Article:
In the span of a typical week, Courtney Bush will often visit three, sometimes four, different supermarkets to pick up groceries for her family.
She’ll make a run to Trader Joe’s—closest to her home near the Perkins Road overpass—at least once a week for produce, frozen items and nut butters. Whole Foods is another weekly stop, where Bush buys items like rotisserie chicken, yogurt, healthy snacks and specialty foods like almond flour tortillas.
Every other week, she’ll visit Costco for essentials like meat, produce, eggs and condiments. But Target is where she goes for cleaning and household supplies. She’ll also occasionally stop at the local stores like Bet-R Neighborhood Market and Iverstine Farms Butcher.
What about the new Sprouts at Rouzan? Bush has tried it and could see it replacing her Whole Foods trips, though she says she’s “not ready to commit” to it yet.
While this might sound like a lot of grocery shopping, experts say it’s actually becoming the norm, especially for families like Bush’s. In a dual-working household with two kids, Bush is a big fan of meal prep in an effort to eat clean in their busy lives.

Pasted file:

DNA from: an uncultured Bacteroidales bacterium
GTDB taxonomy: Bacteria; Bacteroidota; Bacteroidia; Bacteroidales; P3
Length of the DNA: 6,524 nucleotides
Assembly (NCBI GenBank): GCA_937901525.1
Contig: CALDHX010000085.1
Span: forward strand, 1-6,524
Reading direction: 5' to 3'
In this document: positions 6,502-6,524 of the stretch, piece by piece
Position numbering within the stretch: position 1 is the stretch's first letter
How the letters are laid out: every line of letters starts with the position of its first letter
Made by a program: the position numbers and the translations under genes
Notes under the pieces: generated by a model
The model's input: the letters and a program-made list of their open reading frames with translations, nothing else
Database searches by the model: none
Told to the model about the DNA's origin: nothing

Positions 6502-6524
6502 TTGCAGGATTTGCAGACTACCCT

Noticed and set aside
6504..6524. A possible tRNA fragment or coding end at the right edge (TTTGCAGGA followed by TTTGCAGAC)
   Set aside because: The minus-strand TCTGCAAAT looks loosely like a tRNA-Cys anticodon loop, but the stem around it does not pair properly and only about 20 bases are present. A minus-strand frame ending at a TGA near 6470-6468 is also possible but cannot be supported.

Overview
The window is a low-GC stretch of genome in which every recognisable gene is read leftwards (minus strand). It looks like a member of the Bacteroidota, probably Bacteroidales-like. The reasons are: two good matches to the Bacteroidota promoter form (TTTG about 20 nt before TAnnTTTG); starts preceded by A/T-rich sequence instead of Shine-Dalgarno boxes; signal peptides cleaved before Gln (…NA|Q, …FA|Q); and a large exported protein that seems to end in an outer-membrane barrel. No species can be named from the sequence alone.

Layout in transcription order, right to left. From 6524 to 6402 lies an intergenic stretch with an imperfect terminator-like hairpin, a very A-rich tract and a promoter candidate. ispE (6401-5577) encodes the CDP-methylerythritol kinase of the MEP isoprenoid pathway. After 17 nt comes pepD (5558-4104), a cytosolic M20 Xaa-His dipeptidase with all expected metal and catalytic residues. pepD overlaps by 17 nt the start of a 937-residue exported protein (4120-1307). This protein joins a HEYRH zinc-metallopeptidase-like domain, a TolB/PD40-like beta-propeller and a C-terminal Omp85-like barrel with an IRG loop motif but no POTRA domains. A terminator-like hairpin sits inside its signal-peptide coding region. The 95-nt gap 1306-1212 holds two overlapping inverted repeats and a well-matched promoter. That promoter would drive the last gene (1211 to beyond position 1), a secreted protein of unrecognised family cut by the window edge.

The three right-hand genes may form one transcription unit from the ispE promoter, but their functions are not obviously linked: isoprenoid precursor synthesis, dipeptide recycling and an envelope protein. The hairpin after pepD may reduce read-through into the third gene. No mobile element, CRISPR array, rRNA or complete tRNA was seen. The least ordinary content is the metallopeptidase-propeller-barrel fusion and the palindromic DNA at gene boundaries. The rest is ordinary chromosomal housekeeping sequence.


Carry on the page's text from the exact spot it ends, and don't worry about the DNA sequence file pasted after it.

“The clean eating and meal prepping journey naturally led us to shop at multiple grocery stores,” Bush says. “I choose stores based on the types of food they carry—with a bent toward healthier options—the prices and how convenient they are for us.”
The fact that consumers like Bush are shopping around could help explain why Baton Rouge is able to sustain an inordinate amount of grocery stores today. Between the growing presence of national chains and a fortified group of local grocers, the fight for market share has been heating up for years. But, interestingly enough, no one has dropped out of the fray. In fact, within the past year, three new stores opened—Rouses at Arlington Marketplace, Matherne’s at Nicholson Gateway and Sprouts at Rouzan.
Read on for the full story, with comments from local grocery store owners about the trend, in the latest issue of Business Report.